The impulse is to cynically tag this as #thathappened and move on. Stepping back from that immediate frustration, what does this say? One might read it as in the same spirit as Lucille Clifton’s ‘Won’t You Celebrate With Me,’ an expression of self-love and endurance. Which would mesh well with the fact that Efate is part of Vanuatu, the country featured in ‘#Simplicity’ as the home of an abusive ex who she leaves in pursuit of ‘my empire of 1 right now’ which “hormones” had driven her to “compromise.” Yet, if it’s about self-love, why does it require a luxurious ‘lagoon-side patio,’ ‘four men’ ogling, and a call from ‘the first lady’ (of what, who knows)? Clifton’s poem empowers through the shock of its survivalist final lines: ‘come celebrate/with me that everyday/something has tried to kill me/and has failed.’ ‘On Efate’ feels vainglorious besides it.
When Rebecca Watts said in her now infamous 2018 review of Holly McNish’s ‘Plum’ that it was “the product not of a poet but of a personality,” the spirit of her argument had weight despite its bonemeal traditionalism. This insistence on personhood as poetry is all over ‘Green Horses on the Wall’ from ‘Înainte [Forward]’ ending with ‘I will be,’ to ‘you always have a choice/be authentic to yourself’ in ‘2010,’ to ‘my hope and prayer is that I can also be an end in itself’ in ‘My Prayer’ (itself a reference to Kantian ideas of personhood, which she wrote about in her 2004 thesis ‘The Autonomy of the Individual In A Newly Free Society’). This individualism seems almost countered by drawing on her family’s tortured experiences under Ceauşescu’s authoritarian Romania. For every suburbanism (‘I have an insatiable curiosity, a quenchless Wanderlust, an antipathy to conformity and zero tolerance for bullshit’ sounds like a targeted ad from an overly specific t-shirt), there’s an ‘Opening The Orange Envelope’ which makes tangible a Romanian experience hinted at in ‘A Tricky Diaspora.’ It almost feels like, for Bejan, poetry is the curative to the question and answer of ‘Opening The Orange Envelope’: ‘What does this terror look like? Imagine no conversation being secret.’ Say it all, whatever it is.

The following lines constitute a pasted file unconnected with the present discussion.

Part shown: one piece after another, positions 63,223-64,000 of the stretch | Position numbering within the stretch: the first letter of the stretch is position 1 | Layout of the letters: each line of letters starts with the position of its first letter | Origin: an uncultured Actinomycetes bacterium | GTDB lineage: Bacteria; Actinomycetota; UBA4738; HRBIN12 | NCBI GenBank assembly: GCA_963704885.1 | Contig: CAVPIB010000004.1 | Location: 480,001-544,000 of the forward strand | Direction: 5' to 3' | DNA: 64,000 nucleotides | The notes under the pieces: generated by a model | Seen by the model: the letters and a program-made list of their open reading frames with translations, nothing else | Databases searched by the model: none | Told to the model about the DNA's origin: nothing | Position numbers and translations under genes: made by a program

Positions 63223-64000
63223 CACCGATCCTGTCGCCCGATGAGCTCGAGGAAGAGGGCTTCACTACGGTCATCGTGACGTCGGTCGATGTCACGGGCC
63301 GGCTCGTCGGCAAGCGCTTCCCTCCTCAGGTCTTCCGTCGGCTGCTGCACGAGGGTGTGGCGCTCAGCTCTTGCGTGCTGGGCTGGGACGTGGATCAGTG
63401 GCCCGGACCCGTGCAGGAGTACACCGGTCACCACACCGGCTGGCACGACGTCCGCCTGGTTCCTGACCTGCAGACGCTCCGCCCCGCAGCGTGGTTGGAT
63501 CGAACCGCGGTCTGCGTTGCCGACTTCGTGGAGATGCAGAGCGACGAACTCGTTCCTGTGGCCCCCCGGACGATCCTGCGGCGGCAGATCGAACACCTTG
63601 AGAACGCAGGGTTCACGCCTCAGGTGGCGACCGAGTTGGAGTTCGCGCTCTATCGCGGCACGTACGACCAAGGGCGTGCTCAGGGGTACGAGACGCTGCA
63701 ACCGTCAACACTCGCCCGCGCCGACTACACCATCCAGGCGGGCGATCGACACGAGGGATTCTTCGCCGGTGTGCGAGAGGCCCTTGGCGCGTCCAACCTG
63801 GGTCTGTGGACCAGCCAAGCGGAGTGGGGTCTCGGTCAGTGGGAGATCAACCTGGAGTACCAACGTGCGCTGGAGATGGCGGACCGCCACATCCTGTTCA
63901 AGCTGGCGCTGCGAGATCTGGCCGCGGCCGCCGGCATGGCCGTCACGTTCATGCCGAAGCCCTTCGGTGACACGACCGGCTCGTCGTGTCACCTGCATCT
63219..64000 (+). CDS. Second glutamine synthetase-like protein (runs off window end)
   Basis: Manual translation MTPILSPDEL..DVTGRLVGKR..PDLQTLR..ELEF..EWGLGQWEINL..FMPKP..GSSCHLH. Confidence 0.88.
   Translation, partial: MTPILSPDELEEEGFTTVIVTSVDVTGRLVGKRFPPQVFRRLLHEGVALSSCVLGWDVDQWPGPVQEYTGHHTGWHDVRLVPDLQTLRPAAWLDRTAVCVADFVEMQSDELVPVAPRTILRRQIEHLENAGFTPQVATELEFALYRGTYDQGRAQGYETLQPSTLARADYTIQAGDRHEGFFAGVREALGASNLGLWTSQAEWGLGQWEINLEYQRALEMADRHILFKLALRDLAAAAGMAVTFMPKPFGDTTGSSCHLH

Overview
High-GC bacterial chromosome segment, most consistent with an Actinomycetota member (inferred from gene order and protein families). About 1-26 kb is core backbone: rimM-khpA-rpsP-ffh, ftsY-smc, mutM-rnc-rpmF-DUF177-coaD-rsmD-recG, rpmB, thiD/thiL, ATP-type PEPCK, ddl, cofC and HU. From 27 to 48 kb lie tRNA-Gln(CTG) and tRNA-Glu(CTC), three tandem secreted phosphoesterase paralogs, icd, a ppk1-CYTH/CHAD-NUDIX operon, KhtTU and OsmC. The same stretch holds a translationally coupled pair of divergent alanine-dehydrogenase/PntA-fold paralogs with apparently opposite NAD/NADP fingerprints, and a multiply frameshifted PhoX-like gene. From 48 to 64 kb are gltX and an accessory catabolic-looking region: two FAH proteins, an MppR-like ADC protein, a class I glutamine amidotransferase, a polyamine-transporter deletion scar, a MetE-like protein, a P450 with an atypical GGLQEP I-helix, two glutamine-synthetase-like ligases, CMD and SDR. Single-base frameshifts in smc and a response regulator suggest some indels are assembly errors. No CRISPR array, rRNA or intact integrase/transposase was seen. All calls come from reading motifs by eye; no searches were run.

This is not to say that the quivering anger of a poem like ‘To My Rapist–or ‘the man who raped me’ rather–with Gratitude’ should never be expressed, nor that celebrations of breaking away from abusive Vanuatan partners erased. But what’s embodied in this kind of poetry is all too human. In her monograph ‘Intellectuals and Fascism in Interwar Romania’, published last year, the overarching metaphor is rhinocerization: ‘conversion to extremism and collective political thinking.’ This year, in ‘America World Police, Inside Empty,’ she critiques the US invasion of Iraq and Afghanistan before saying in ‘Lasantha’ that a man ‘some people think [is] guilty of war crimes’ has a ‘light inside [him] more blinding than the sun.’ These positions seem irreconcilable contradictions. Yet, if this tension shows anything, it shows our sentimental complexity. Fittingly, Bejan’s stage name is ‘Lady Godiva’ – the noblewoman most famous for the legend of her nude ride through town as an act of protest against government oppression. ‘Green Horses On The Wall’ is a book that rides nakedly.